The sundanese (in Indonesian: Sunda) are an ethnic group from the western part of the island of Java, Indonesia, which covers a vast area. They are mainly rice farmers, but many also work in other farming and service occupations. They speak the Sundanese language, which is part of the Javanese family of languages and shares a large number of words with Sanskrit and Malay.

Myths and heroic stories are a major part of Sundanese culture. They are woven into films, puppet shows, traditional poetry, and more modern forms such as novels. Some are regional in character, explaining the history of a local kingdom or the mythical origin of a lake or strangely shaped mountain. Others are based on the Hindu Ramayana, which has been adapted over centuries for use in Sundanese culture.

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Pencak silat, a form of martial art, is a prominent Sundanese tradition. There are a variety of schools, such as Cimande, that teach the Sundanese style of this martial arts.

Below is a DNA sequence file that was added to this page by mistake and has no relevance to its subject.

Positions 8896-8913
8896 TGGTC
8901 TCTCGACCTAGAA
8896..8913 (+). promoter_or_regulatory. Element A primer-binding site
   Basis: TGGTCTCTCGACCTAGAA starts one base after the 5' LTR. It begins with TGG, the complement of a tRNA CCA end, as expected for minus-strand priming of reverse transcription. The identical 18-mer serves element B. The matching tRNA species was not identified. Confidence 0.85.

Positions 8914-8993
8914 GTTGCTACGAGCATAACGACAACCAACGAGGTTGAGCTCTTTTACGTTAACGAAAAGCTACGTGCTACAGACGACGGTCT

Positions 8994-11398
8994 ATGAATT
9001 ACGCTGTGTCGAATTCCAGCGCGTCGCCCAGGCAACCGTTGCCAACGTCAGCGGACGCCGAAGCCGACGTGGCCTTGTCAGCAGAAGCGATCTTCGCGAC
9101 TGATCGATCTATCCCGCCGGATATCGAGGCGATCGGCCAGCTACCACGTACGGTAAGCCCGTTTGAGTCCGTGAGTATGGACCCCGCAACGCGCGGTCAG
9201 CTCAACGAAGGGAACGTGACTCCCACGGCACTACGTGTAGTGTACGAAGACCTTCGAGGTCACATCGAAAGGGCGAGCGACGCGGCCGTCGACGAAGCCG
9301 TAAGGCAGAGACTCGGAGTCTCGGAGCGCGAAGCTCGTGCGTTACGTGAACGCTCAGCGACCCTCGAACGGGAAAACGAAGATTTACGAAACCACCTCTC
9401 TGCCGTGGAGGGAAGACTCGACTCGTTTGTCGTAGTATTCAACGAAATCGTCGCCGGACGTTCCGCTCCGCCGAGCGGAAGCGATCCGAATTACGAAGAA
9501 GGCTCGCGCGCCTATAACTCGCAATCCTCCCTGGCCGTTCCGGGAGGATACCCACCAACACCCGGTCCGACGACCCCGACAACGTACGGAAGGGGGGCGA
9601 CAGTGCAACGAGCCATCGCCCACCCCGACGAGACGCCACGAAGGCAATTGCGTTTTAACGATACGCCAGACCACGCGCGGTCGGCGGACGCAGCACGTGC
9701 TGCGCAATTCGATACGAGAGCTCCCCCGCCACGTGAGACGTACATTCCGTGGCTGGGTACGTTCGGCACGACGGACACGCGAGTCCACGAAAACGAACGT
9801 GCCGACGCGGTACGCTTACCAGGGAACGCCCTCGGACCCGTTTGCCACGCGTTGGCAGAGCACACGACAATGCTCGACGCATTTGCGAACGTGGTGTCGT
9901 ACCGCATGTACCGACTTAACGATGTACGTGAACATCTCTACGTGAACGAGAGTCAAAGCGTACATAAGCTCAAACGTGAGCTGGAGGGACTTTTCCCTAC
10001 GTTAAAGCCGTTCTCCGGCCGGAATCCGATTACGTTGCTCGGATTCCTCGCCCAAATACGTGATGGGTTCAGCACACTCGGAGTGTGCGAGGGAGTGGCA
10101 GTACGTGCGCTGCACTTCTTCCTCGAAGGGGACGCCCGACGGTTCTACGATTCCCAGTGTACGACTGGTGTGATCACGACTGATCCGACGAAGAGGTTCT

Sundanese food varies by region, but is generally characterized by the emphasis on vegetables and fruits. For example, a typical modest meal might include steamed rice, fried salted fish or sayur asem (vegetable with tamarind-based soup), lalab sambal or karedok (raw vegetable salad with chili paste) and a fruit such as jackfruit or papaya. In rural areas, a staple is pond-raised carp or goldfish.

Sundanese women are widely regarded as some of the most beautiful in the country, thanks to a combination of the climate (which results in a lighter complexion) and a diet rich in raw vegetables. They are also renowned for their fashion sense and forward-looking attitudes.